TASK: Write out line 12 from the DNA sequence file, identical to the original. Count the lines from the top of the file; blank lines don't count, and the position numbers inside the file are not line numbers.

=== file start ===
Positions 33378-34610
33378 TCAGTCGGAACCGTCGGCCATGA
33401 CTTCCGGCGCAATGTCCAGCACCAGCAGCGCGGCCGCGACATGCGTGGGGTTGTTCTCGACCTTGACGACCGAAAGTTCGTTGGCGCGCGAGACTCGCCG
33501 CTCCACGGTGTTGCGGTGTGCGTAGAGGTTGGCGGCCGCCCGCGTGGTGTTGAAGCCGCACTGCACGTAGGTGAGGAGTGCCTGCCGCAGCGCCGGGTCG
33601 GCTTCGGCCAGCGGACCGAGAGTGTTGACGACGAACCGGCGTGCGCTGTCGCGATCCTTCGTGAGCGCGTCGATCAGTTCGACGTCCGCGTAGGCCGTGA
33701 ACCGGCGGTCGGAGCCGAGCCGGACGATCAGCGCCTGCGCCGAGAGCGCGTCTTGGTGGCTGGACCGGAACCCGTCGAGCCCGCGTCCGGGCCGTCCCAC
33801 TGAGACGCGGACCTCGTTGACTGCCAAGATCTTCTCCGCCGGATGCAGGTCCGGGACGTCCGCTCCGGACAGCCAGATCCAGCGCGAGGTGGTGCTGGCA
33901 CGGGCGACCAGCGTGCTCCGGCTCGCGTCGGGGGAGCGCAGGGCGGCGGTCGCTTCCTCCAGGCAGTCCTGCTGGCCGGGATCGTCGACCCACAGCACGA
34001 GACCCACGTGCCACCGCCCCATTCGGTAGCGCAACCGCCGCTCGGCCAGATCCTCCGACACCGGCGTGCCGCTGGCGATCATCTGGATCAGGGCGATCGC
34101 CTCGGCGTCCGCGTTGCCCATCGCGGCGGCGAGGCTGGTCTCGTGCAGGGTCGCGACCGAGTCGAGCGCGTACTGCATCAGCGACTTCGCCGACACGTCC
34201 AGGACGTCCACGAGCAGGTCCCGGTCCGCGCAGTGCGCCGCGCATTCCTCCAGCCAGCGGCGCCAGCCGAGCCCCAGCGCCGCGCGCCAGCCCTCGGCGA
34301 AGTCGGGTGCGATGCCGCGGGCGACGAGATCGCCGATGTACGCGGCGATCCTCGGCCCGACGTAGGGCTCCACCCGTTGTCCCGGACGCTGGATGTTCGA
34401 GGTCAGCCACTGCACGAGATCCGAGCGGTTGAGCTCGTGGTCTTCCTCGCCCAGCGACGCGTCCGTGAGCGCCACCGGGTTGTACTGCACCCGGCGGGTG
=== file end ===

34301 AGTCGGGTGCGATGCCGCGGGCGACGAGATCGCCGATGTACGCGGCGATCCTCGGCCCGACGTAGGGCTCCACCCGTTGTCCCGGACGCTGGATGTTCGA